Biosorption of gold
occurs in a variety of organisms representing gram-positive
and gram-negative bacteria, archaea, fungi, and algae. Biological
removal of Au(III) from solution is often accompanied by reduction
of Au(III) to elemental gold (Au(0)). Some Fe(III)-reducing bacteria and archaea can reduce Au(III) to Au(0) using hydrogen
gas as an
electron donor. This reductive mechanism is thought to be enzymatically mediated and to be separate from Fe(III) reduction, as not all Fe(III)-reducing
organisms can also reduce Au(III) (Kashefi et al., 2001).
Isolated cell walls from Bacillus
subtilis collect granules of elemental gold when treated
with a solution of AuCl3 (Beveridge and Murray, 1976). While
of elemental gold most often occurs on the surface of the
organism, a study of the effects of different types of lipopolysaccharide
O-side chains on metal binding in Pseudomonas
aeruginosa found precipitated gold distributed randomly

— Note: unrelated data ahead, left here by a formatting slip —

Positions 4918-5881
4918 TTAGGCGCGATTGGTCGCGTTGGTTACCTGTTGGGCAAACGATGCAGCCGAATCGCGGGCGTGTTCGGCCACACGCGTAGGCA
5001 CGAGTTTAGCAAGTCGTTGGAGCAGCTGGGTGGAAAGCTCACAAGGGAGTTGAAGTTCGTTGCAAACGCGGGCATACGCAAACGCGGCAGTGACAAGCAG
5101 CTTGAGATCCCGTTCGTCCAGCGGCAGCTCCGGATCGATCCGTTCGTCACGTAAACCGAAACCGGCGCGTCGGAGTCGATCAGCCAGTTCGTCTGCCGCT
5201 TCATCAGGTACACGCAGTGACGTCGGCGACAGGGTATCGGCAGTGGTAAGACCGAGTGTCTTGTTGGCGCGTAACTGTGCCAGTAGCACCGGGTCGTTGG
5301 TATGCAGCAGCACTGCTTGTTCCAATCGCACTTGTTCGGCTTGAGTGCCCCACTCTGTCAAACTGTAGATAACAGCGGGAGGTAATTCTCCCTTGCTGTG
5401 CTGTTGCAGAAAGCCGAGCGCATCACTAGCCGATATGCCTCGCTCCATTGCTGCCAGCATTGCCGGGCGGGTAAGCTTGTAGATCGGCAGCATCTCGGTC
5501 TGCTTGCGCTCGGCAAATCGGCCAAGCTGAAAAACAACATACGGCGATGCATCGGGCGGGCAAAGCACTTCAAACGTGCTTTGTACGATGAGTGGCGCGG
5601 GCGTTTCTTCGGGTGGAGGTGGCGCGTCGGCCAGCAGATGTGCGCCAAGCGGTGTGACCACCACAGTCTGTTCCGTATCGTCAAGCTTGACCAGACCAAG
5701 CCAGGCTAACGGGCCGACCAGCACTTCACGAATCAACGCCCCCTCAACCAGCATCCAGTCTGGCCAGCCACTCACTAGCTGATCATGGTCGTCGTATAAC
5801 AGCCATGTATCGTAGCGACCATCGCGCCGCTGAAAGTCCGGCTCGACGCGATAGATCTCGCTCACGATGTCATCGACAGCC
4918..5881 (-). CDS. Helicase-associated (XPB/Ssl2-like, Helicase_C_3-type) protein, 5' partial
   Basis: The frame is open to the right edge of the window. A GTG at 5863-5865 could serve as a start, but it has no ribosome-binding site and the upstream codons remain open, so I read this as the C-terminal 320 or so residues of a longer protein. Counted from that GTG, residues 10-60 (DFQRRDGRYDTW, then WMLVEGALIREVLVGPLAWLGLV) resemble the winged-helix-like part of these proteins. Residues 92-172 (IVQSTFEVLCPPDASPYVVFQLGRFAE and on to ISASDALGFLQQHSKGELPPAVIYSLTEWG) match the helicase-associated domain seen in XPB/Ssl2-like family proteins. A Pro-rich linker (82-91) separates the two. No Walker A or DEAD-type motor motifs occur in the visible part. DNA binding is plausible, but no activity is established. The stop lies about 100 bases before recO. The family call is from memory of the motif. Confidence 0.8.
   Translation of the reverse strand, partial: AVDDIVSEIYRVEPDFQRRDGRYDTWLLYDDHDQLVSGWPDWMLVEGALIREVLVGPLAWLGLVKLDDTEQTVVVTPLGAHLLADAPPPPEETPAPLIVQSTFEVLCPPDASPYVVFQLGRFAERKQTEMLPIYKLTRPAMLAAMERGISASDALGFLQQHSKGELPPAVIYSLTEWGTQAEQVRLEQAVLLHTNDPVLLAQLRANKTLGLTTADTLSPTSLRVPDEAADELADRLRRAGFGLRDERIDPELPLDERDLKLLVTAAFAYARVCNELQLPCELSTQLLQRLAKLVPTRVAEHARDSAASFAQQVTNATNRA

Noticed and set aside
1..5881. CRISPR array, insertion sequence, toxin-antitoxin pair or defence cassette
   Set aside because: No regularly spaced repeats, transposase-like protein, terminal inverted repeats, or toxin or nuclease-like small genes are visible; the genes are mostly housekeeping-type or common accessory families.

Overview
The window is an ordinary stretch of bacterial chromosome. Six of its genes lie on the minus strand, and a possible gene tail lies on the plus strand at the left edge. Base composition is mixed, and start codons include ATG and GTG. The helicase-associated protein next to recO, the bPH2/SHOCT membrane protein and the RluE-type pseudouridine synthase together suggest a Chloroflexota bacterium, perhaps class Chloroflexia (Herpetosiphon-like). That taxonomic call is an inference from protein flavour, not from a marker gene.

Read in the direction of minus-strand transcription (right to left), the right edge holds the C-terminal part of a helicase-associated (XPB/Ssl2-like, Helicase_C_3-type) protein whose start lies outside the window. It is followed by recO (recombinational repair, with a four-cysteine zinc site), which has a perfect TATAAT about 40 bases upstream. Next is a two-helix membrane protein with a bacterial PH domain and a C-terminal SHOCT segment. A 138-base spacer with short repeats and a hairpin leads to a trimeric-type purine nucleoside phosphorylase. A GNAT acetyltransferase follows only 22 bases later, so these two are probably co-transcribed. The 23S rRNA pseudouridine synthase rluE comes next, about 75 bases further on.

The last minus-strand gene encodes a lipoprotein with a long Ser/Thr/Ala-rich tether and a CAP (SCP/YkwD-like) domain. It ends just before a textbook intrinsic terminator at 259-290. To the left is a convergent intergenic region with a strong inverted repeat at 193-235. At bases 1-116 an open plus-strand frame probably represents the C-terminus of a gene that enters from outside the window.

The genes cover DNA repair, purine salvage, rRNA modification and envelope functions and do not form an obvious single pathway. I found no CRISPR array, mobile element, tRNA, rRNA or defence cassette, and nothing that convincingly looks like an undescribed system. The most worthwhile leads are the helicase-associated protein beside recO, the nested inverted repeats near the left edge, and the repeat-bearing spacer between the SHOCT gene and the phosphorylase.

throughout the cytoplasm and not accumulated at the cell surface
Reductive precipitation is not always required for microbial
gold accumulation. Bacillus cereus cells
were shown to bind gold particles from a suspension of colloidal gold in
what may be an ATP-dependent process (Ulberg et al., 1992).
A biological role for gold has been reported in Micrococcus
luteus. An NADH oxidase in M. luteus
Au(III) ions per active site was found to catalyze oxidation of methane to
(Levchenko et al., 2002).
For more information:
Medline for gold metabolism AND bacteria
Savvaidis I. Recovery of gold from thiourea solutions using
microorganisms. Biometals. 1998 Apr;11(2):145-51.
Pethkar AV, Kulkarni SK, Paknikar KM. Comparative studies
on metal biosorption by two strains of Cladosporium cladosporioides.
Technol. 2001 Dec;80(3):211-5.
Levchenko LA, Sadkov AP, Marakushev SA, Lariontseva NV.
Participation of biological membranes in colloidal gold transformation
by Micrococcus luteus cells. Membr
Cell Biol. 1997;11(1):131-5.